Judge scraps plea deal in burglary cases

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A judge on Wednesday rejected a proposed plea agreement for a Powell woman facing a stack of criminal charges relating to a string of burglaries in 2017.

District Court Judge Robert Skar became frustrated after Valorie Lamb-Harlan had a last-minute change of heart, deciding she would rather plead “no contest” than guilty to four felony charges against her.

At Wednesday’s scheduled change of plea and sentencing hearing, Lamb-Harlan had already pleaded guilty to one count of burglary before her court-appointed defense attorney, Richard Hopkinson, told Judge Skar that his client wanted to plead no contest.

Hopkinson said his client only remembers waking up in jail.

“... She just informed me she does not recall doing this,” he told the judge.

Deputy Park County Prosecuting Attorney Leda Pojman didn’t object to the change.

“If she wants to enter a no contest plea, that’s fine,” said Pojman, who was prepared to argue for a nine- to 10-year prison sentence for Lamb-Harlan.

The judge, however, took issue with the change.

“The court’s not going to accept a no contest plea, so we’re going to set this back for trial,” he said, indicating to the prosecution and Lamb-Harlan’s defense attorney that they should schedule four separate trials for the four cases.

“We’re not going to play games here,” Skar said before exiting the courtroom and ending the hearing.

Pleading no contest generally has the same legal effect as pleading guilty, though it’s slightly different. While pleading guilty is an explicit admission of guilt, pleading no contest is a statement that you don’t contest the allegations against you. No contest pleas also cannot be used against you in future court proceedings.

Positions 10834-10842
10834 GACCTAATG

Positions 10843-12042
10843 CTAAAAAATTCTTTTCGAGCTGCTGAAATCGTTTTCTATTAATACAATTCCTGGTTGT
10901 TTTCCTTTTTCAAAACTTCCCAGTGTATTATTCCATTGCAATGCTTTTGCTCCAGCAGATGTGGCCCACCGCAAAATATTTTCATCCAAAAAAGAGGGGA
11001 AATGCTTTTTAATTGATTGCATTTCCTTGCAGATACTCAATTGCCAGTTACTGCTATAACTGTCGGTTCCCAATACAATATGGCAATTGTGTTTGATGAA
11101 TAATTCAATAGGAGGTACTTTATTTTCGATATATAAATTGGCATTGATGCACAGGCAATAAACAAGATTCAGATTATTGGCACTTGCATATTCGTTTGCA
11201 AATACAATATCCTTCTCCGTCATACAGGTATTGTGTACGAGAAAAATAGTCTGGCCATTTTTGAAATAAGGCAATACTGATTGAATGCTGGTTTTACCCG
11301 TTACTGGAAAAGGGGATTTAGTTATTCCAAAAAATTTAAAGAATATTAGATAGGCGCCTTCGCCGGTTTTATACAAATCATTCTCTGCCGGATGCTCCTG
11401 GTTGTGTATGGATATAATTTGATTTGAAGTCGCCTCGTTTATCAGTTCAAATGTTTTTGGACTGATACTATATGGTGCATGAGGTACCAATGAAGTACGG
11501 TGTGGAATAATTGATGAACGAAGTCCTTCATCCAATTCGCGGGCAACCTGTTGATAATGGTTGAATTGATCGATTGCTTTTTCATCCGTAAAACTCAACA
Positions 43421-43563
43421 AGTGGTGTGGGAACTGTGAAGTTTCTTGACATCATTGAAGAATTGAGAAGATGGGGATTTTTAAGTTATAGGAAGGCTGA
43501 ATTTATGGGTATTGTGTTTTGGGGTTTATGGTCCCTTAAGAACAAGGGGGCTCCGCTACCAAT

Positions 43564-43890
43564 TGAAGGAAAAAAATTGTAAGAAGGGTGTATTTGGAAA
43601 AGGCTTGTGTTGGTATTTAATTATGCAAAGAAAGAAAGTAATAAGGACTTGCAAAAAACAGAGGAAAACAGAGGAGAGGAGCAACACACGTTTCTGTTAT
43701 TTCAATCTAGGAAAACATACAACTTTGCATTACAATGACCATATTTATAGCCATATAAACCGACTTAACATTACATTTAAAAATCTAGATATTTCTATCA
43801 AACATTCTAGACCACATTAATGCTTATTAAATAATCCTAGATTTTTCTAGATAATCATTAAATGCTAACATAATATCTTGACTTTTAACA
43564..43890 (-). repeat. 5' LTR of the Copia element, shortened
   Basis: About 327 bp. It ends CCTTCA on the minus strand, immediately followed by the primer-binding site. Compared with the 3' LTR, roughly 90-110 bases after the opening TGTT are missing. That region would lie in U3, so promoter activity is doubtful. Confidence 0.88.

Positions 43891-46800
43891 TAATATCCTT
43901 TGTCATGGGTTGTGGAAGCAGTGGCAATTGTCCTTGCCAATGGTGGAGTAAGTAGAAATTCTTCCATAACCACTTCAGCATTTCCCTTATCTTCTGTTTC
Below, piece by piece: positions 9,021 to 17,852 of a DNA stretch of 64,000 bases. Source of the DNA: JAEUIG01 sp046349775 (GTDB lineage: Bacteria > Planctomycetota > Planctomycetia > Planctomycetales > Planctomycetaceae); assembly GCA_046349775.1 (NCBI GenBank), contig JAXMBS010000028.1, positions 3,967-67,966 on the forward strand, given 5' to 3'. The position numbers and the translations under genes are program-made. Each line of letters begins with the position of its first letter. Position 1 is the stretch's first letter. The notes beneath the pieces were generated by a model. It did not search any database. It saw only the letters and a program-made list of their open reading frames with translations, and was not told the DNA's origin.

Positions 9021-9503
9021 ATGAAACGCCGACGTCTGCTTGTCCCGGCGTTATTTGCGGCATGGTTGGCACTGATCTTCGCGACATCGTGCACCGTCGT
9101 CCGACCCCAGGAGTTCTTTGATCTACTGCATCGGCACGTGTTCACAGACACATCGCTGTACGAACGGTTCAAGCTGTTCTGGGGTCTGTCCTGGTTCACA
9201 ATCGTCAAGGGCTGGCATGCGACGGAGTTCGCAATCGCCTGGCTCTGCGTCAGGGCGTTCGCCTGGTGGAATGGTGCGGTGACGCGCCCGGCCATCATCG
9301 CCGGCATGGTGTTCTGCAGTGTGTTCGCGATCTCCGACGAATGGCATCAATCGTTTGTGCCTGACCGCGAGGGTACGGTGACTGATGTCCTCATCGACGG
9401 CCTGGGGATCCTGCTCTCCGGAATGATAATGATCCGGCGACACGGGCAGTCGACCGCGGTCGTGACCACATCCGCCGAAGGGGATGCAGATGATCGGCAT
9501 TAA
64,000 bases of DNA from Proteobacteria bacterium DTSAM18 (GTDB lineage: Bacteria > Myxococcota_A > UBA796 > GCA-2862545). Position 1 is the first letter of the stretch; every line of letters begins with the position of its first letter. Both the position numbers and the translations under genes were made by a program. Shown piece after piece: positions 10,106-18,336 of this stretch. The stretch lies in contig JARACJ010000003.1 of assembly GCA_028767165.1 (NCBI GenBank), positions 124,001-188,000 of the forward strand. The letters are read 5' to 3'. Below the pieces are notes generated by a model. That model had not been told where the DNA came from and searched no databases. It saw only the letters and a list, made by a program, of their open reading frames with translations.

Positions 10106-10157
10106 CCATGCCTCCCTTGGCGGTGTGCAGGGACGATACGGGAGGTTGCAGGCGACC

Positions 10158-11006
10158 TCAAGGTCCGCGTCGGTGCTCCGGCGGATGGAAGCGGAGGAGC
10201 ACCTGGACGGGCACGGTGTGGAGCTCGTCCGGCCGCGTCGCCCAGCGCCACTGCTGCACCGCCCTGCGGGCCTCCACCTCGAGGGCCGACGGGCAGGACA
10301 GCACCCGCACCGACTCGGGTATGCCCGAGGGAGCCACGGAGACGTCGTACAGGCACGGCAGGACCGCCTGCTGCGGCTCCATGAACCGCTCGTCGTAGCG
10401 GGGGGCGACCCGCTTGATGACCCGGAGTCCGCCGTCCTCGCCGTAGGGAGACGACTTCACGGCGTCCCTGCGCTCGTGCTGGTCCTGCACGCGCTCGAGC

The four cases that will now be scheduled for trials relate to a series of break-ins and thefts from three Powell car washes and a Ralston area home in early April 2017.

Under the proposed plea deal, Lamb-Harlan would have pleaded guilty to four counts of burglary, with a half-dozen misdemeanor crimes connected to those cases dismissed.

Further, prosecutors agreed to not file any charges related to six Cody Police Department investigations from last year. Pojman did not elaborate on what allegations were involved in those cases. However, after Lamb-Harlan was arrested last year, a spokesman for the Park County Sheriff’s Office said she was a suspect in 11 vehicle burglaries in Cody and an attempted break-in at a car wash there.

She was arrested on April 7, 2017, in a home on Dutcher Springs Trail outside of Ralston. The Park County Sheriff’s Office says the homeowner was alerted to the break-in by his surveillance system, which allegedly captured images of Lamb-Harlan stealing guns from the residence.

The break-ins at the Lil Spark Car Wash, Coulter Car Care car wash and Rocky Mountain Car Wash in Powell reportedly occurred in the days leading up to her arrest.

Lamb-Harlan, 44, is currently on probation for assisting with a small-scale meth-making operation in 2015 and, as part of the proposed plea deal, prosecutors had agreed to not revoke that probation.

Lamb-Harlan has pleaded not guilty in the burglary cases, including not guilty by reason of mental illness. She was released from jail in early July to attend a drug treatment facility in Sheridan.

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